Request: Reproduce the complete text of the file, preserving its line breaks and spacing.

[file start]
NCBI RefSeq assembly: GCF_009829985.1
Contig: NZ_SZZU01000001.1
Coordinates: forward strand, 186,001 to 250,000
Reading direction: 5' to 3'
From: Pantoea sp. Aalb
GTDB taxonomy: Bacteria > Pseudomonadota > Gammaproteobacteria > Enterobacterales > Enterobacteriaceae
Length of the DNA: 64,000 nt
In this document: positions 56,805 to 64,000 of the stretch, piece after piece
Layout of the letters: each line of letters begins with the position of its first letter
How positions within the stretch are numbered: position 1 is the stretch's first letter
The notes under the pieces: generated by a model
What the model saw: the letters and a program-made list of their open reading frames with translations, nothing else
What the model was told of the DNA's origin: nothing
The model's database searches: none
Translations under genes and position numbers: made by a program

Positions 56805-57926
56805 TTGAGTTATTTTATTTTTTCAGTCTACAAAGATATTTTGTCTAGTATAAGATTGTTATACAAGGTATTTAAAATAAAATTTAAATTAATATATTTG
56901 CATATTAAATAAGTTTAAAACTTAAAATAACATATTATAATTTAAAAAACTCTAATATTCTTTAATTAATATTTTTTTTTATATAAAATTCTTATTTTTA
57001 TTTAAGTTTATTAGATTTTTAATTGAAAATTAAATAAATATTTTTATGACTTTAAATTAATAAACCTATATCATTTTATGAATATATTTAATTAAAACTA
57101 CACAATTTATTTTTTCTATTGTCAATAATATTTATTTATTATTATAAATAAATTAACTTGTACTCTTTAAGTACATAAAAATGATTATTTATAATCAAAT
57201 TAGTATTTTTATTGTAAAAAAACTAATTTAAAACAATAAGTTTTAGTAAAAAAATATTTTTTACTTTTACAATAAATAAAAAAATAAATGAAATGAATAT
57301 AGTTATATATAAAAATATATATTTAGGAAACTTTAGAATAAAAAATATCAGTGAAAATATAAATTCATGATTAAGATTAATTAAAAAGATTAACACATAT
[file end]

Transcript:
NCBI RefSeq assembly: GCF_009829985.1
Contig: NZ_SZZU01000001.1
Coordinates: forward strand, 186,001 to 250,000
Reading direction: 5' to 3'
From: Pantoea sp. Aalb
GTDB taxonomy: Bacteria > Pseudomonadota > Gammaproteobacteria > Enterobacterales > Enterobacteriaceae
Length of the DNA: 64,000 nt
In this document: positions 56,805 to 64,000 of the stretch, piece after piece
Layout of the letters: each line of letters begins with the position of its first letter
How positions within the stretch are numbered: position 1 is the stretch's first letter
The notes under the pieces: generated by a model
What the model saw: the letters and a program-made list of their open reading frames with translations, nothing else
What the model was told of the DNA's origin: nothing
The model's database searches: none
Translations under genes and position numbers: made by a program

Positions 56805-57926
56805 TTGAGTTATTTTATTTTTTCAGTCTACAAAGATATTTTGTCTAGTATAAGATTGTTATACAAGGTATTTAAAATAAAATTTAAATTAATATATTTG
56901 CATATTAAATAAGTTTAAAACTTAAAATAACATATTATAATTTAAAAAACTCTAATATTCTTTAATTAATATTTTTTTTTATATAAAATTCTTATTTTTA
57001 TTTAAGTTTATTAGATTTTTAATTGAAAATTAAATAAATATTTTTATGACTTTAAATTAATAAACCTATATCATTTTATGAATATATTTAATTAAAACTA
57101 CACAATTTATTTTTTCTATTGTCAATAATATTTATTTATTATTATAAATAAATTAACTTGTACTCTTTAAGTACATAAAAATGATTATTTATAATCAAAT
57201 TAGTATTTTTATTGTAAAAAAACTAATTTAAAACAATAAGTTTTAGTAAAAAAATATTTTTTACTTTTACAATAAATAAAAAAATAAATGAAATGAATAT
57301 AGTTATATATAAAAATATATATTTAGGAAACTTTAGAATAAAAAATATCAGTGAAAATATAAATTCATGATTAAGATTAATTAAAAAGATTAACACATAT